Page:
Tonight's NEC Composers Series concert, directed by NEC composition faculty Malcolm Peyton, features works by Katherine Balch '14 Tufts/NEC and NEC faculty composers Kati Agócs, John Heiss, John Mallia, Stratis Minakakis.
The notes on these works were written by the respective composers.
Agócs Northern Lights
Prelude: Carillon - A la Claire Fontaine - I’s the B’ye - Huron Carol - Aurora Rising
Ina Zdorovetchi, harp
Northern Lights is a cycle for solo harp that incorporates folk songs from three regions of Canada, bookended by a prelude and postlude of original material that set the mood, interpolate, and comment. The three central movements are not folk song arrangements, but instead subject the original melodies to my own harmonic inflections, fragmentation, and juxtaposition with new motives. Much of this process involves searching for ways to make the material sound resonant on the harp. In this way, the piece builds upon my 2005 harp cycle, Every Lover is a Warrior, where I worked with folk songs from Appalachia, France, and Hungary.
Since I spent my first nineteen years in Canada and many of its folk songs are as familiar to me as breathing, choosing and working with its songs presented a special challenge. I needed to cast aside my own associations with the songs, to hear them in a new light, and to mine the musical material for its own intrinsic beauty.
A la Claire Fontaine is a lyrical French Canadian folk song about lost love. I used changes in modality and unusual non-diatonic pitch collections to capture the bittersweet essence of the original words: “It has been a long time that I have loved you; I will never forget you.”
I’s the B’ye is an irrepressible Newfoundland jig, its title in dialect: “I am the boy who builds the boat, and I am the boy who sails her…” I interwove continuous melodic layers with cross-rhythms against the tune and played with the coloristic possibilities of harp harmonies, making a hybrid that resembles a Maritime jig fused with a Baroque toccata.
The Huron Carol (‘Twas in the Moon of Wintertime) is a Christmas song introduced to Canada by the Jesuits with the goal of converting its Native people. It describes the birth of Jesus in a silent, snow-covered winter landscape. Wise men’s gifts are replaced by furs and pelts harvested by the native people in the woods. This movement links the mystery of Christian mysticism with the pristine natural environment in Ontario, the country’s central region.
My prelude, the opening movement, features bell-like sonorities; the postlude is a perpetual-motion movement that accumulates resonance over the entire range of the harp, evoking the emergence of the Northern Lights (Aurora Borealis).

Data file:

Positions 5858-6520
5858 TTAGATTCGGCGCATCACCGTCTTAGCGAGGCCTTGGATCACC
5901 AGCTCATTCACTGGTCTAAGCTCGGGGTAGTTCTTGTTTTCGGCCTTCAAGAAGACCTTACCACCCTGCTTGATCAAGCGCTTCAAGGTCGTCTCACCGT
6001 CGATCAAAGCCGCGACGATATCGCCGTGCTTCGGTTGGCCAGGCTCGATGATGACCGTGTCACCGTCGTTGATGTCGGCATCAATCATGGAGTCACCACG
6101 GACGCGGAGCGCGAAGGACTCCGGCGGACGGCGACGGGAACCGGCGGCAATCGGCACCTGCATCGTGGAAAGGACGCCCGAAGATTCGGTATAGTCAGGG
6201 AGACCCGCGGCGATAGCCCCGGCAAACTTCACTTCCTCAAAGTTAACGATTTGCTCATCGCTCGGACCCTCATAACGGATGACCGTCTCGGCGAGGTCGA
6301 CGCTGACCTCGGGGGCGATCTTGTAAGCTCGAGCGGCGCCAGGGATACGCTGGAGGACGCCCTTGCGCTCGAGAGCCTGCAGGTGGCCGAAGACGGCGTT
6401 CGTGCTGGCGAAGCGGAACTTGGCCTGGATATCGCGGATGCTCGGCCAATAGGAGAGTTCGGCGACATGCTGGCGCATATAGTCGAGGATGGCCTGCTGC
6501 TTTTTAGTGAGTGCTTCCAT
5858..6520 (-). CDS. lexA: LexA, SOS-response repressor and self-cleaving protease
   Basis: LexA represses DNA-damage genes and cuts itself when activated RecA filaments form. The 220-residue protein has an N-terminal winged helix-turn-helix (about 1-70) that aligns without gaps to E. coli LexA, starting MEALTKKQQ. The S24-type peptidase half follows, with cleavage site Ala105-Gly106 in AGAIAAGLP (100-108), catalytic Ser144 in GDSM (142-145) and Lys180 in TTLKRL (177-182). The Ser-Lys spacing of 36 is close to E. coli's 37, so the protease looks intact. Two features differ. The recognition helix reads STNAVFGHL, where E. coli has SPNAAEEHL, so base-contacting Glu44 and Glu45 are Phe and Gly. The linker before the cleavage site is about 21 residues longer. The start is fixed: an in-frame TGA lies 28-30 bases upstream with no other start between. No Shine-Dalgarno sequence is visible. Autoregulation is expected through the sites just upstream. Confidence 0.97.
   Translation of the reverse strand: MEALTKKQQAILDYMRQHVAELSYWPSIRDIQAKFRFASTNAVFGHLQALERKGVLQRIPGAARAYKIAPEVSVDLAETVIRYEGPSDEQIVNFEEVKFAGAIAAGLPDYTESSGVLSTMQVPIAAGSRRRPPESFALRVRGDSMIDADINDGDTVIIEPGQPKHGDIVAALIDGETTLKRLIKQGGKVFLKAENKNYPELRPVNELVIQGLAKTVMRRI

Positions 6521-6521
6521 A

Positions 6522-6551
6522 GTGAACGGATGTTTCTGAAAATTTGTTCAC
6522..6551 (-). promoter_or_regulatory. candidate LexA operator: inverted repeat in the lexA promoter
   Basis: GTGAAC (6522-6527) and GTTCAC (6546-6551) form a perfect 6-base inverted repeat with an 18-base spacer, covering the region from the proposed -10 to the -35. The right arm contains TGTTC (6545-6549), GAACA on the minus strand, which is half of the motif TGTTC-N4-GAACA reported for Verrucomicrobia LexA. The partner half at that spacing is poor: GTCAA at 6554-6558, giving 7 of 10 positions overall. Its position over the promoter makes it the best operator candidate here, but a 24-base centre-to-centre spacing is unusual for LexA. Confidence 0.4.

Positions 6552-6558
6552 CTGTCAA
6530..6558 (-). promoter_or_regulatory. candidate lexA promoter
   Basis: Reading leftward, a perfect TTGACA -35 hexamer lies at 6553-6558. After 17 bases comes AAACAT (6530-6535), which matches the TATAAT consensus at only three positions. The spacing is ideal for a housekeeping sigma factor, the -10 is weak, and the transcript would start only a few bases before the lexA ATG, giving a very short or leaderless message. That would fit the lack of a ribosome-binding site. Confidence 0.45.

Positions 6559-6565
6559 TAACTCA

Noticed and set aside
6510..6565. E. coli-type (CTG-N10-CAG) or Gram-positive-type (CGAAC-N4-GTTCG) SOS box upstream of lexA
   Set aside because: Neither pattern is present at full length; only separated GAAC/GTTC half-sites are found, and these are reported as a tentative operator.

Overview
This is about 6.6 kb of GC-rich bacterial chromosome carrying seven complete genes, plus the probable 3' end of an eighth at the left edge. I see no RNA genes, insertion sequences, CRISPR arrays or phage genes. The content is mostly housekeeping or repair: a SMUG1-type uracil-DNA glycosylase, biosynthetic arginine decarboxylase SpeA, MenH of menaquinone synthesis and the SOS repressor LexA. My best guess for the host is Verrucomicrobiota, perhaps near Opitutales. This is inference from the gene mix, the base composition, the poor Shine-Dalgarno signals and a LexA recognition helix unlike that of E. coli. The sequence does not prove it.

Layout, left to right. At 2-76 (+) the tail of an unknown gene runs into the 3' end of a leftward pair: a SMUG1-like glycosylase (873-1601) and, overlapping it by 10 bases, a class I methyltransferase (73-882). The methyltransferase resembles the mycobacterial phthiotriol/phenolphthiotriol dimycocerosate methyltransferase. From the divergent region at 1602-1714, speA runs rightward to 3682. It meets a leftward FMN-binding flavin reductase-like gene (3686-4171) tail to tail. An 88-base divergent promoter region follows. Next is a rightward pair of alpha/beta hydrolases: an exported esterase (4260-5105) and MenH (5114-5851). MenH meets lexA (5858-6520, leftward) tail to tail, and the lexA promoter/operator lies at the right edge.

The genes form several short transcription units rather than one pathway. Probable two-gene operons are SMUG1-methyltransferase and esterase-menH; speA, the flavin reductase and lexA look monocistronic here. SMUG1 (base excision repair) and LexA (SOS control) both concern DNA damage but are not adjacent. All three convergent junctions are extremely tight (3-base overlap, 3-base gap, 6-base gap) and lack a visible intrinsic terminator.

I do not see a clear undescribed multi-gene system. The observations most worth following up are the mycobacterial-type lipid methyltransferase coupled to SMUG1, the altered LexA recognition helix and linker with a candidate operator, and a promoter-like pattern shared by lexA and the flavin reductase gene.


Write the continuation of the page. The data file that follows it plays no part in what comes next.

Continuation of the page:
Balch Triple Point
Nathan G. Raderman, clarinet
Christopher Bassett, trombone
Sean Van Winkle, percussion
Ashley Zhang, piano
Robert Anemone, violin
Elizabeth Burns, double bass
Efstratios Minakakis, conductor
The triple point of a substance is the temperature and pressure at which the three phases (gas, liquid, and solid) of that substance can coexist. I was attracted to the image of rapidly or easily manipulated states of matter, and used this as a springboard for the design and sound world of this piece. In Triple Point, the instruments transition between different textural worlds at different rates of change. For most of the piece, each instrument acts as a member or participant in a unified texture, but towards the middle of the piece, each instrument begins to take on its own textural identity in sharp outbursts before coming together again.
Heiss Epigrams for Flute and Percussion
Laura Heiss Varas, flute and piccolo
Frank Epstein, percussion
Epigrams was composed for my then teenaged daughter and son. At ages 16 and 14, they understood the music perfectly and played it well. Her flute’s lyricism and his percussionist’s timing and sense of color complemented each other nicely. But some sibling arguments (mvt. 2) and strong individualities (mvts. 3 and 4) crept in, inevitably! The “old favorite” (mvt. 5) is jazz pianist Errol Garner’s Lullaby of Birdland, which they had often heard me play, and which, by way of conclusion, dissolves mysteriously back into ideas from the opening movement.
Mallia Dangerous Passing
Allison Poh, flute
Tara Mueller, violin
Daniel Parker, cello
Harrison Honor, percussion
John Mallia, electronics
Minakakis Diaploys for Solo Percussion
David Tarantino, percussion
The word “diaploys” in Greek means sailing through. Diaploys is the third in a family of works that relate to Odysseus’s sea voyages towards home. As in the case of Apoploys I, Diaploys is a commentary on verses 78–80 from the 13th book of the Odyssey: as the Phaiakians “rowed vigorously’’ towards Ithaka, Odysseus is overcome by a sweet, deep slumber, “very akin to death.” The work is conceived as a series of escalating waves, tracing a tense, fragile line and its shadows throughout the piece.
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